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Updates: The most recent version of this article is available at

http://intjhumnutrfunctmed.org

Copyrights: Copyright © 2014 by author(s) and International College of Human Nutrition and Functional Medicine

ICHNFM.ORG

Citation:

Houston M, Guarneri M, Kahn J. ISIFMC Position Paper on the HPS2-THRIVE Study.

Int J Hum Nutr Funct Med

2014;v2(q3):p1

International Journal of Human Nutrition and Functional Medicine

www.ICHNFM.org

Photos of Nashville, Tennessee, USA

Position Paper

• Nutritional Science • Cardiology & Cardioprotection

ISIFMC* Position Paper on the HPS2-THRIVE Study

Mark Houston MD MS MSc

, Mimi Guarneri MD, Joel Kahn MD

*International Society of Integrative, Functional and Metabolic Cardiovascular Medicine (ISIFMC)

‡ Corresponding author, contact via website HypertensionIns

!tute.com

Introduction

In this brief paper, we review data from the study

known as "HPS2-Thrive"

1

and establish our position in

refutation of this work.

Summary of Data

HPS2-THRIVE

1

is a recent study of an investigational

drug (Tredaptive, Merck) containing both extended

release niacin (Niaspan, ERN) and the drug laropiprant,

a selective antagonist of the prostaglandin D2 receptor

subtype 1 (DP1R), which partially blocks the dermal

flushing response to niacin.

2,3

HPS2-THRIVE

randomized 25,673 high-risk patients who could

tolerate niacin to either placebo or extended-release

niacin (ERN) plus laropiprant (ERNL). The study

subjects were all on simvastatin 40 mg/day. The

primary endpoint was the time to first major vascular

event, defined as the composite of non-fatal myocardial

infarction (MI) or coronary death, stroke, or any arterial

revascularization.

1

The primary composite endpoint of major

vascular events (MVE) was not significantly reduced

(risk ratio 0.96, 95% CI: 0.90-1.03, p=0.3) in the active

arm. “Serious adverse events” were found in 3% more

subjects in the active arm, although most were “minor

hyperglycemic problems.” Myopathy generally was

uncommon (0.34% per year), but was 4-fold higher

overall in the active arm, and 10-fold higher among

Chinese subjects.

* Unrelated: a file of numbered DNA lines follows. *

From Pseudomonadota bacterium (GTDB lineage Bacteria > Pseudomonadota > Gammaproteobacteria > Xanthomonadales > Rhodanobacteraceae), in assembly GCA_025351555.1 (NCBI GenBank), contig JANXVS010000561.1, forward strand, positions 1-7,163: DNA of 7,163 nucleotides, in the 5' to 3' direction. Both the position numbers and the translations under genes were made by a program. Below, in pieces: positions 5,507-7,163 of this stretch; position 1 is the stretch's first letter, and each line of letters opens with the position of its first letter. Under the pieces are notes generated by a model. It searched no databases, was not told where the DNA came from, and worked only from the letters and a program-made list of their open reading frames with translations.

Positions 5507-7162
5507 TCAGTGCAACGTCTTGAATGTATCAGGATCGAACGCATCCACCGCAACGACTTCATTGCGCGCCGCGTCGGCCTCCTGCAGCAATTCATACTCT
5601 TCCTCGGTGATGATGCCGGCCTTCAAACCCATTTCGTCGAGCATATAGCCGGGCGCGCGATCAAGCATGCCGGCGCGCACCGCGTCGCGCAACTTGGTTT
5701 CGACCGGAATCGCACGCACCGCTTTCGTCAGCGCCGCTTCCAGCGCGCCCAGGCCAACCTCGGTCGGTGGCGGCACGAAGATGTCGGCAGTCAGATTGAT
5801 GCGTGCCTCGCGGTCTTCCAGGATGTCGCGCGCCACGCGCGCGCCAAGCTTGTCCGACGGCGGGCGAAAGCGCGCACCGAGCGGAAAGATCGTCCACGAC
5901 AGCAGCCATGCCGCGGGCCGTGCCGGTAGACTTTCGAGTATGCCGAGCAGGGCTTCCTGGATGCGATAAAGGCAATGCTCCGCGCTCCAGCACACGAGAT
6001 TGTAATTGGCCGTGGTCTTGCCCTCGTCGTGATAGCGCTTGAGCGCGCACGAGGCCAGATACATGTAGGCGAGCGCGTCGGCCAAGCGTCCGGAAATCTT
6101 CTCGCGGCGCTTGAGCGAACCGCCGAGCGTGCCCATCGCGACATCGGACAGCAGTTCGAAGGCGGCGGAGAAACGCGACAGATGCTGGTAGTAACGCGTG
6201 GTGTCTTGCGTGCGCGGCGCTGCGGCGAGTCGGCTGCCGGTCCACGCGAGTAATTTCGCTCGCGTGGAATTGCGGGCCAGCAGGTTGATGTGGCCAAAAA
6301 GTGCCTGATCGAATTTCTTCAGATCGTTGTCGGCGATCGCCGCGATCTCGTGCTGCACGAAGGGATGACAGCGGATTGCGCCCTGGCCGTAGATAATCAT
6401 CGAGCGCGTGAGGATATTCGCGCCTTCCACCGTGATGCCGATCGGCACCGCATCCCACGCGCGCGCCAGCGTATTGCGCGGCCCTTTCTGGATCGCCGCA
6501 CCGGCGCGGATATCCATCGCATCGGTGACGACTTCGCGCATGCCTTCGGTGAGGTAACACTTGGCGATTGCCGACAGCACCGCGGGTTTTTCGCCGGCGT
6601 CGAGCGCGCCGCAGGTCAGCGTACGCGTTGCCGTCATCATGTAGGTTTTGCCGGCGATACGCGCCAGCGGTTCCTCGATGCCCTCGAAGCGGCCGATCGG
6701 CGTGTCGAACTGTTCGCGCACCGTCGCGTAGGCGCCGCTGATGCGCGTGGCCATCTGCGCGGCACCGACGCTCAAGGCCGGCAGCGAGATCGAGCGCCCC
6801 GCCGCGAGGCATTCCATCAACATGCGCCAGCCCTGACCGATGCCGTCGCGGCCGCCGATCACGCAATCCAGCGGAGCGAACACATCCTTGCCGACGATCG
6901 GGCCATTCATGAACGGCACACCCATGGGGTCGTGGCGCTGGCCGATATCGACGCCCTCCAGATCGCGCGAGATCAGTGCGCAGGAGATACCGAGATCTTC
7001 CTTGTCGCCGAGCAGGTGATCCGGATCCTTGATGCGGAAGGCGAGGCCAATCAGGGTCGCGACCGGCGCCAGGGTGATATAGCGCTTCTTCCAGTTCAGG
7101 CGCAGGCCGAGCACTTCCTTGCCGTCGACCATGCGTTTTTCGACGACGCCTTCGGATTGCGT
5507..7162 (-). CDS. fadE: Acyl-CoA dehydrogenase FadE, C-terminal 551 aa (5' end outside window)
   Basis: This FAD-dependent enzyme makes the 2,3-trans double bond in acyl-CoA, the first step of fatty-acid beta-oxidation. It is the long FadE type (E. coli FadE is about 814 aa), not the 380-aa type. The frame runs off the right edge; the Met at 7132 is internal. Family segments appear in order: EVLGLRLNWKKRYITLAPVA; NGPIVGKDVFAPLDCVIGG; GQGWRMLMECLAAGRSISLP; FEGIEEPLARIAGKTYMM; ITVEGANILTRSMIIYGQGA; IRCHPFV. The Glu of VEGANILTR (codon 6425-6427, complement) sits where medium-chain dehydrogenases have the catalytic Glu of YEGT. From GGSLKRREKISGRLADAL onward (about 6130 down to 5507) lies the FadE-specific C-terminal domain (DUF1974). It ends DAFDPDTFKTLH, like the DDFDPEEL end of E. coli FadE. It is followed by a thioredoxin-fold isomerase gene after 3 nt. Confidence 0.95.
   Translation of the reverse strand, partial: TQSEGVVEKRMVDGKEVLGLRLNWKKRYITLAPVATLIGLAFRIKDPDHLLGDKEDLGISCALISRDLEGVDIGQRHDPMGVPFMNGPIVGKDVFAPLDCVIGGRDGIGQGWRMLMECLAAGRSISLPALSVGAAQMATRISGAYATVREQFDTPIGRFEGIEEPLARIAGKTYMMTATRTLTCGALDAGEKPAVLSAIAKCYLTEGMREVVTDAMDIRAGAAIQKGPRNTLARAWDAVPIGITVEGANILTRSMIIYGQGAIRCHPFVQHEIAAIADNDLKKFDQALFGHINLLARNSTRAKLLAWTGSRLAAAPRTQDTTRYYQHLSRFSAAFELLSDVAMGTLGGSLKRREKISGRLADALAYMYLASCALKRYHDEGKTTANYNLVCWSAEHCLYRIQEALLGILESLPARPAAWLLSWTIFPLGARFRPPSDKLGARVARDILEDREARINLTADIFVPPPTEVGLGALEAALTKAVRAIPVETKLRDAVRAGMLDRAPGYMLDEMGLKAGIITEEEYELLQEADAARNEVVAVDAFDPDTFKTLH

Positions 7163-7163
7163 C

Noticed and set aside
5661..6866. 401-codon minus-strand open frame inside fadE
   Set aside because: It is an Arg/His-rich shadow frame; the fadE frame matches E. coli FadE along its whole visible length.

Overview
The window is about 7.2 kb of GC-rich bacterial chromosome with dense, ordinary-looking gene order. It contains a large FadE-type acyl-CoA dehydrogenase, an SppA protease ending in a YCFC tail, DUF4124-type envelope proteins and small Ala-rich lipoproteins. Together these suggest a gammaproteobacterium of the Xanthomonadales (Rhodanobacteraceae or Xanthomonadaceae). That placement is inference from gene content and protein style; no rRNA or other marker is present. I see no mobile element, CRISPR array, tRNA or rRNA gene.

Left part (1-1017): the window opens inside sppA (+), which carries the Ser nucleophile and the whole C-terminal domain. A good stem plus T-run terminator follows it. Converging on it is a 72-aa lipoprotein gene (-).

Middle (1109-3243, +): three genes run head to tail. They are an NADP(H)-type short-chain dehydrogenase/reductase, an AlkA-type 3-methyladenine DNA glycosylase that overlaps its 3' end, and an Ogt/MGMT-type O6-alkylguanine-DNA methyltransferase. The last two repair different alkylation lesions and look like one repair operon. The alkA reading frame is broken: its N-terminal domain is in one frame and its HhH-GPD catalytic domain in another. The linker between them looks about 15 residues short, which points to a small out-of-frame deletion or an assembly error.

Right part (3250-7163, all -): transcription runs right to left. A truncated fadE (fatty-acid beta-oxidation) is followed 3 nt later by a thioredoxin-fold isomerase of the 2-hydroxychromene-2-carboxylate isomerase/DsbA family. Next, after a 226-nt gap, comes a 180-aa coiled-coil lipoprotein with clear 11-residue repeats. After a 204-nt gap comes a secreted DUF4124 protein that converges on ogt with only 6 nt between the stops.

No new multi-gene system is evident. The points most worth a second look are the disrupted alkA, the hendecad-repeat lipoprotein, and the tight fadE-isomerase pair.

1,4

The study subjects had excellent baseline

control of serum lipids on statin therapy (simvastatin 40

mg/day) with an average LDL-C of 63 mg/dl, HDL of

44 mg/dl, and triglycerides of 125 mg/dl. In March

2013, the National Lipid Association (NLA) published

their position paper

4

stating that in HPS2-THRIVE,

“niacin was clinically irrelevant in the average study

subject" and "there was substantial subgroup

heterogeneity" and concluded that the investigators

“tested a drug in patients who, on average, had no

indication to take it." MVE reduction with ERNL was

strongly predicted by baseline LDL-C (heterogeneity

p=0.02), with apparent net benefit if LDL-C was above

58 mg/dl at study entry. Therefore and importantly, this

study population was not likely to have any significant

CVD reduction. Niacin studies, such as the Coronary

Drug Project (CDP)

5,6

, have shown significant

reductions in cardiovascular events with niacin

monotherapy in known CHD. For patients in whom

LDL-C or triglycerides are increased, niacin in

combination with statins improves both the lipid profile

and decreases CV events.

Several clinical benefits of ERNL were noted,

including reductions in weight, blood pressure,

lipoprotein(a), a significant reduction in arterial

vascularization procedures (p= 0.03) and significant

reduction in CV risk in the subgroup with the higher

baseline LDL cholesterol level (p=0.02). The adherence

rate was poor at one year and at the completion of the